Xid-7092699_2 - T hurs Oct 6 1 Corrective approaches to externalities and other market failures A Government intervention or regulation Under what

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T hurs., Oct 6 1 . Corrective approaches to externalities and other market failures : A. Government intervention or regulation - Under what circumstances, When? How? What are the costs? What are the benefits? - Direct government intervention Reforestation Restoration of contaminated sites (leaking gas tanks in Florida) Beach renourishment & restoration (about 50 projects in Fla.) Limits on level or amount of pollution; often by specific course or method. Example: An electric power plant may emit x pounds of sulfur dioxide (SO 2 ) per kilowatt hour; SO 2 must be controlled by use of 'scrubbers' (flue gas desulfurization) Characterized early SO 2 regulation in federal Clean Air Act Can be effective in reducing pollutants But often is demonstrably inefficient (not the least-cost way to achieve x pounds of reduction) Why? If marginal cost of abatement differs among sources, requiring all sources to emit the same amount (or reduce the same amount) will not be least-cost solution. When might command & control be efficient?
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When monitoring cost is high When optimal level of pollution near zero Named after Arthur Cecil Pigou Taxation on polluting activity, or subsidy for beneficial activity; taxes can reduce or eliminate the externality by fully 'internalizing' the costs of production. Tax set at level where marginal benefits of pollution reduction = marginal costs of reduction (abatement). Impose a tax equal to the external cost at a given level of Q: - External cost is 'internalized' by the tax - Increases marginal cost of production - Results in new equilibrium with lower Q and higher P Problems/questions: Should the tax be imposed on output, or on the pollutant (ie, carbon)? What is the efficient level of tax? Produces price signal indirectly Does tax reflect opportunity cost of a ton of emissions? Tax - set equal to point where marginal benefit of reduction = marginal cost of reduction When tax is greater than MC of reduction, firms will make reductions; when MC is greater than tax, firms will pollute (not abate) and pay tax. Q = optimal level of pollution B. Coase theorem Two participants: one who causes pollution, and one who is damaged.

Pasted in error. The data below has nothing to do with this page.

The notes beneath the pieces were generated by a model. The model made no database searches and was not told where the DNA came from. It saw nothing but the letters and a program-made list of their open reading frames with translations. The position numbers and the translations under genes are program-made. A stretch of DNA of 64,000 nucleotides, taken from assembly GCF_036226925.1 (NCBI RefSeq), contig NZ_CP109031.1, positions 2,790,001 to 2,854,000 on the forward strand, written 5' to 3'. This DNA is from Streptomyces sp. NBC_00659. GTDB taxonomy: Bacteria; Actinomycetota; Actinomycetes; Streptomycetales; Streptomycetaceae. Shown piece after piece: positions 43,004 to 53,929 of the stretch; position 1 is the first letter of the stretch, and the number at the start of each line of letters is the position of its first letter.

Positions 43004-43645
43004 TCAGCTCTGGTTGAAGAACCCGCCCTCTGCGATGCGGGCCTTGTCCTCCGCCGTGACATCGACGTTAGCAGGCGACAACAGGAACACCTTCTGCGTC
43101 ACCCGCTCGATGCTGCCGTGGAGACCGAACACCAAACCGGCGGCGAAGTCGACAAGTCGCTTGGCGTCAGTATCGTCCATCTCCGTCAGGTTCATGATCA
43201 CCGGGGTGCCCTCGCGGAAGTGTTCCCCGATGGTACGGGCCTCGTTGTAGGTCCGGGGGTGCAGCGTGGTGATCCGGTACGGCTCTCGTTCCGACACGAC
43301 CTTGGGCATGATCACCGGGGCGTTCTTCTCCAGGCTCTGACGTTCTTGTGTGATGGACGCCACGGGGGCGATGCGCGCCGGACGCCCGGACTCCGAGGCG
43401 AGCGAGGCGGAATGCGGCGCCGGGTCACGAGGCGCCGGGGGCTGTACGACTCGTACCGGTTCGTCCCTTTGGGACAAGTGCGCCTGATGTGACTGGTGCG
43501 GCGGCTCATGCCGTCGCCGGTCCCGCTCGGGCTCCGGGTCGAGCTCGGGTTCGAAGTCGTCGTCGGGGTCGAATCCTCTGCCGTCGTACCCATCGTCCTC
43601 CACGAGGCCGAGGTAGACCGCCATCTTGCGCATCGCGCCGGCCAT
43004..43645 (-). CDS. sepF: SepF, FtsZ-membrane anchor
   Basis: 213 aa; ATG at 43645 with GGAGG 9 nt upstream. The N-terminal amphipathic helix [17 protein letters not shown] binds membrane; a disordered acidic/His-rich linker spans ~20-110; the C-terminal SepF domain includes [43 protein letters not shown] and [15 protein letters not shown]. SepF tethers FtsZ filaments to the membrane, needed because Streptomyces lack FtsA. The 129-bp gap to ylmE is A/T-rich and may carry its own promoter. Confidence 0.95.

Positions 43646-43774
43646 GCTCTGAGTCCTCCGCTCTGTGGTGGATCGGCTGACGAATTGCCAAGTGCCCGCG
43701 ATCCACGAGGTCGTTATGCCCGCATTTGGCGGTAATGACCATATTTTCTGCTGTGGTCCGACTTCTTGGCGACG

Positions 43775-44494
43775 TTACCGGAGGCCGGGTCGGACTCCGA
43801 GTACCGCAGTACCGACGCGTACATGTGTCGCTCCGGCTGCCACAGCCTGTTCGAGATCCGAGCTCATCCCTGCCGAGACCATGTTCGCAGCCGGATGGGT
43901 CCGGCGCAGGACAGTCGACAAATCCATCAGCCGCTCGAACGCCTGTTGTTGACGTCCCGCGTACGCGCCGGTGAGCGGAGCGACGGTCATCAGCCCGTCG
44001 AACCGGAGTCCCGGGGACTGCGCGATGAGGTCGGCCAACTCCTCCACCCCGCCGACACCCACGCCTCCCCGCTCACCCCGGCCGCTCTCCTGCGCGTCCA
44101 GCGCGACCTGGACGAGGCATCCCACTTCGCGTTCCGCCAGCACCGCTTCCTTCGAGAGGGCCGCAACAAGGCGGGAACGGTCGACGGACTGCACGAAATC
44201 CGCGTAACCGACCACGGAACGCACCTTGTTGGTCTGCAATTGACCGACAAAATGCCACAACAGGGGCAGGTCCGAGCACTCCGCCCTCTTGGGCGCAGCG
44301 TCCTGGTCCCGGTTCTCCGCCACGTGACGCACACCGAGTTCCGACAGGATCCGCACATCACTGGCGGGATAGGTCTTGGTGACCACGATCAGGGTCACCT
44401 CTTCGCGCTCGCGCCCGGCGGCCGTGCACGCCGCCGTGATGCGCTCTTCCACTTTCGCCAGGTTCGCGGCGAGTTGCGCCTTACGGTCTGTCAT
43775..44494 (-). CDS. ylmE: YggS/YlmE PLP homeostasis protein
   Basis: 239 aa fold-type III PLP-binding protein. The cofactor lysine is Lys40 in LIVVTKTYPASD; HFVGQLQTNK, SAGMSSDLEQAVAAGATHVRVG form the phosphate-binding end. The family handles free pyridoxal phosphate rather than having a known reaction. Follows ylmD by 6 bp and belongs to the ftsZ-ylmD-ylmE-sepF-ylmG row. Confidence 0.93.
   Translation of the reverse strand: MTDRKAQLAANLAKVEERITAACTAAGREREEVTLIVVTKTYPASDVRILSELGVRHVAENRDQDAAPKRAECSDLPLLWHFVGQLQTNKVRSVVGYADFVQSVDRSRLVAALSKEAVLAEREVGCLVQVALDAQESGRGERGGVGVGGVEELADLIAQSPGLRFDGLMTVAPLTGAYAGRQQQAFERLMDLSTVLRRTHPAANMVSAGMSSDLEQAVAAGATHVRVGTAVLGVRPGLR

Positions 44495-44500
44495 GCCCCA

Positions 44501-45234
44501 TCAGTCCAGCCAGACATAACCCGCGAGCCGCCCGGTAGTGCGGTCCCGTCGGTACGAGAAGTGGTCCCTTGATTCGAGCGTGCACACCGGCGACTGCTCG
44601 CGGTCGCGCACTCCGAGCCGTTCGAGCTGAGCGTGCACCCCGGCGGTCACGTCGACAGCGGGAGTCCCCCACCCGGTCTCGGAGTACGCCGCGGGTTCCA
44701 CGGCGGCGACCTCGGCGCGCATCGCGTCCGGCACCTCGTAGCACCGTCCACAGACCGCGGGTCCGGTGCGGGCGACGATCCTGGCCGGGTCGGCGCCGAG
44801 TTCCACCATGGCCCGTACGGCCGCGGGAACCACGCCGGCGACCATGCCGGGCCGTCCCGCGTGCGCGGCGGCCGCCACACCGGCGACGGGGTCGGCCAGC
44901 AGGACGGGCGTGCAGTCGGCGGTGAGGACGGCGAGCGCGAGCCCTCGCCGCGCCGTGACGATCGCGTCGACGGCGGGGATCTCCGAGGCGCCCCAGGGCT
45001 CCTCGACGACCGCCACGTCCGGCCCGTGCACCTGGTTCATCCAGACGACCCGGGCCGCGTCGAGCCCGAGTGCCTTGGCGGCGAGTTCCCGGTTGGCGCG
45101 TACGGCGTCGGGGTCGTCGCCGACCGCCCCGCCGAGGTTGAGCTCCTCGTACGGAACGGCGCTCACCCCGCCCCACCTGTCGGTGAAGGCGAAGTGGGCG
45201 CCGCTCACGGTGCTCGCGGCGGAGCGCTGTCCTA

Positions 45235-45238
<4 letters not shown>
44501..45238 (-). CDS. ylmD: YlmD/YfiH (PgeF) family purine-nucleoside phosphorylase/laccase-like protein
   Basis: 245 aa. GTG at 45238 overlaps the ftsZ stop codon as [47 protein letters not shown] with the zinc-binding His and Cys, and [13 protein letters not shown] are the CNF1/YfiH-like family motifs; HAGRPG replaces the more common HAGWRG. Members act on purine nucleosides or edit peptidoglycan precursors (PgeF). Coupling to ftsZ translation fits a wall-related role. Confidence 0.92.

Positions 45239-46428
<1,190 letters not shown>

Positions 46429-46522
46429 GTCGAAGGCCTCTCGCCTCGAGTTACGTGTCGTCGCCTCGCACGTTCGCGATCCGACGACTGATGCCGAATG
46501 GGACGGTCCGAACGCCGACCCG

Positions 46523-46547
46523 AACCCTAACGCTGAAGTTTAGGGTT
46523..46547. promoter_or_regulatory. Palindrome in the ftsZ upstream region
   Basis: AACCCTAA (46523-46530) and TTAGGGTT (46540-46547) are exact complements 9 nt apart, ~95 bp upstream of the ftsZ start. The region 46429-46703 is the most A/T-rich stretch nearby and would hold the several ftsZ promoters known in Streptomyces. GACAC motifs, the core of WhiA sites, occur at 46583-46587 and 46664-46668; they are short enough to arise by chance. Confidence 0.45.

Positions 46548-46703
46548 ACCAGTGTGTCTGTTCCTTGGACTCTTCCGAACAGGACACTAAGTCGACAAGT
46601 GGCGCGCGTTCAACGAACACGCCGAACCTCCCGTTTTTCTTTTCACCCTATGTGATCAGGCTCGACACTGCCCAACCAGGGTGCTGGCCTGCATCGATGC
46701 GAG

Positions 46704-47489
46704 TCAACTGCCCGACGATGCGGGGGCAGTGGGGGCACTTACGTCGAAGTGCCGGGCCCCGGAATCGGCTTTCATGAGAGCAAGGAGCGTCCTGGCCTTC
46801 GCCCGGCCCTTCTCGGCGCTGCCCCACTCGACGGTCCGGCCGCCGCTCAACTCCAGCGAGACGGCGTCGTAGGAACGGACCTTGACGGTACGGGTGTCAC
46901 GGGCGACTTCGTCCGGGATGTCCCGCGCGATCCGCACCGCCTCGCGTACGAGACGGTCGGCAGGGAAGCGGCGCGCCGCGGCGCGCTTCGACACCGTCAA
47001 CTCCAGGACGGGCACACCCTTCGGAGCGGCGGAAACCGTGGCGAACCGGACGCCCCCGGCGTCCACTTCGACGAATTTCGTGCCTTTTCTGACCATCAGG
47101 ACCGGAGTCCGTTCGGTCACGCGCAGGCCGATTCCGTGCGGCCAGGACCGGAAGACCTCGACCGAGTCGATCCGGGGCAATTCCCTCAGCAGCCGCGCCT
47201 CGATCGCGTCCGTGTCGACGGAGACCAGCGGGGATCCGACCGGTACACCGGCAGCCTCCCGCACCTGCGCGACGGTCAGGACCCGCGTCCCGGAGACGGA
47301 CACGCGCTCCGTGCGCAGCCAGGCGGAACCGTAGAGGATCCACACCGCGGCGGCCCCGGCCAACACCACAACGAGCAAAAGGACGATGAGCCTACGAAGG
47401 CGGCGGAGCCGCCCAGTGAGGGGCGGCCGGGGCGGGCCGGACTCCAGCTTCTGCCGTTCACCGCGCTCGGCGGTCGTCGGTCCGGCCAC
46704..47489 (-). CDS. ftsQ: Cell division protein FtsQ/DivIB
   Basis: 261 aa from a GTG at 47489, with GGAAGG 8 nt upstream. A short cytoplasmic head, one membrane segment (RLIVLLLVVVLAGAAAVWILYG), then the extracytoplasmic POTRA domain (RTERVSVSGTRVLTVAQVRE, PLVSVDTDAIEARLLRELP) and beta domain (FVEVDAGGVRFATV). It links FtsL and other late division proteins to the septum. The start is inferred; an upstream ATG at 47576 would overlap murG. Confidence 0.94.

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In absence of gov’t regulations, the two may negotiate to reduce or eliminate damages. Key aspects: property rights, and transaction costs.
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This note was uploaded on 04/05/2012 for the course ECP 3302 taught by Professor Staff during the Fall '11 term at Florida State College.

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Xid-7092699_2 - T hurs Oct 6 1 Corrective approaches to externalities and other market failures A Government intervention or regulation Under what

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